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I have already picked out three of the Minister’s most compelling clips, but there are two others. The three previous ones highlighted the Minister’s confession that the rules of this scheme were complex—that we would not know exactly how they will work until they are practised. In the fourth clip from the Minister’s speeches that is worth reflecting on in the context of the debate on new clause 1, he admitted that mistakes can be made. He said:
“Clearly HMRC is like any organisation; mistakes can always be found.”––[Official Report, Small Charitable Donations Public Bill Committee, 25 October 2012; c. 223.]
In the Minister’s fifth set of comments worth recording in Hansardfor the purposes of the debate on new clauses 1 and 2, he talks about a complicated clause being made even more complex. It was in the eighth sitting on 25 October at column 271. That, I suspect, was in the context of an amendment about which we were probing him. The fact that he admitted that the clause as initially drafted was complicated was revealing. We have four examples of the Minister admitting in Committee that the rules of the scheme are complex, and a fifth one of the Minister admitting that HMRC, like any organisation, can make mistakes. Those suggest that we need to ensure that we write into the Bill an opportunity for a series of triggers to examine how the scheme is working in practice.
We have not been blessed today with the presence of the hon. Member for Banbury (Sir Tony Baldry). When he was probing the Minister in the evidence session on 16 October, he asked Questions 98 and 99 at column 61 —questions that indicated that he, the much-respected elder statesman of the Committee, was not sure how the Bill would work in practice. So we have the Minister admitting that the Bill is complex and one of the most senior Members of the Committee clearly not understanding exactly how particular parts of the Bill would work. That suggests that we need to ensure that we have the opportunity to examine how the Bill would work.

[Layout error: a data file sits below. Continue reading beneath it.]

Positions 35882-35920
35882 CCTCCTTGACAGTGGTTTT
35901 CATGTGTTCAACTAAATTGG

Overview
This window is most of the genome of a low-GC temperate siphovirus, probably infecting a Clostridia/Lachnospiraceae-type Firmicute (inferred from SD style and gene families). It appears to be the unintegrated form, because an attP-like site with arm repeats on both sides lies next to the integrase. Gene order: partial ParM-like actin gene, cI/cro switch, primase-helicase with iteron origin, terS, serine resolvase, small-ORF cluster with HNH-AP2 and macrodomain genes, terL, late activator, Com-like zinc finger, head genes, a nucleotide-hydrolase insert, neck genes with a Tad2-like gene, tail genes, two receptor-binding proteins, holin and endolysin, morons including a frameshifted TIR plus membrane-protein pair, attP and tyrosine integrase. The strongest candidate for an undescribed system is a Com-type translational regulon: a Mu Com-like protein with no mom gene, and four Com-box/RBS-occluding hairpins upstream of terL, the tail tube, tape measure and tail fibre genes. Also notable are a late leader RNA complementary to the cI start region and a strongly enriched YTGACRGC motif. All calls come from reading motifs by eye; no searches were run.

I drew attention in the earlier part of my remarks on new clauses 1 and 2 to a further letter we received from the National Council for Voluntary Organisations exploring the issue of the number of charities that will benefit and will not benefit under the Bill as drafted. The letter from NCVO echoes some of the concerns that were forwarded to us from the Institute of Fundraising. It points out that at the moment there is limited information in the public domain to enable proper scrutiny of the scheme as it stands. It argues that that is because:
“HMRC does not release its data in a way that enables direct comparison with the Charity Commission’s data.”
That is a familiar worry in the charity sector.
The Minister would get at least one good mark if he were to endeavour to resolve the lack of comparability between HMRC data and Charity Commission data. NCVO said that published data from HMRC show that about 65,000 organisations made gift aid claims in 2011-12, which is, broadly speaking, a similar number of claims since as far back as 2006. In his evidence to the Committee on 16 October, the Minister said that there are about 100,000 organisations on the books with HMRC, presumably registered for gift aid but not necessarily claiming it consistently.
NCVO went on to say that HMRC has not received information that would enable further comparisons to be made of the different types of organisations claiming gift aid. Therefore, a range of organisations is not covered by Charity Commission data. For example, the Church of England’s evidence to the Committee referred to the possibility of about 12,500 Church of England parishes using gift aid, which suggests that the number of general charities consistently accessing gift aid is considerably lower than the 65,000 to which the Minister alluded.
Initially, NCVO suggested that about a third of charities could benefit from the scheme. Taking into account the new evidence about the number of organisations that claim gift aid, but which do not have to be registered with the Charity Commission, it argued that it is now more appropriate to use the National Audit Office’s estimate for the size of the voluntary sector—the one that Lord Hodgson used—and suggested that there are about 350,000 charities in the voluntary sector. So taking the 65,000 charities that claim gift aid regularly and setting that against the 350,000 charities that we know exist, only one in five charities is potentially able to benefit from the scheme. One of them is Eton, a provocative example to capture the attention of hard-hearted Government Members, such as the hon. Member for Chelsea and Fulham, and to highlight the unfairness of only one in five charities being able to claim under the scheme, and four out of five charities, including Isleworth community primary school parent teacher association and Stafford hospital radio station, not able to benefit.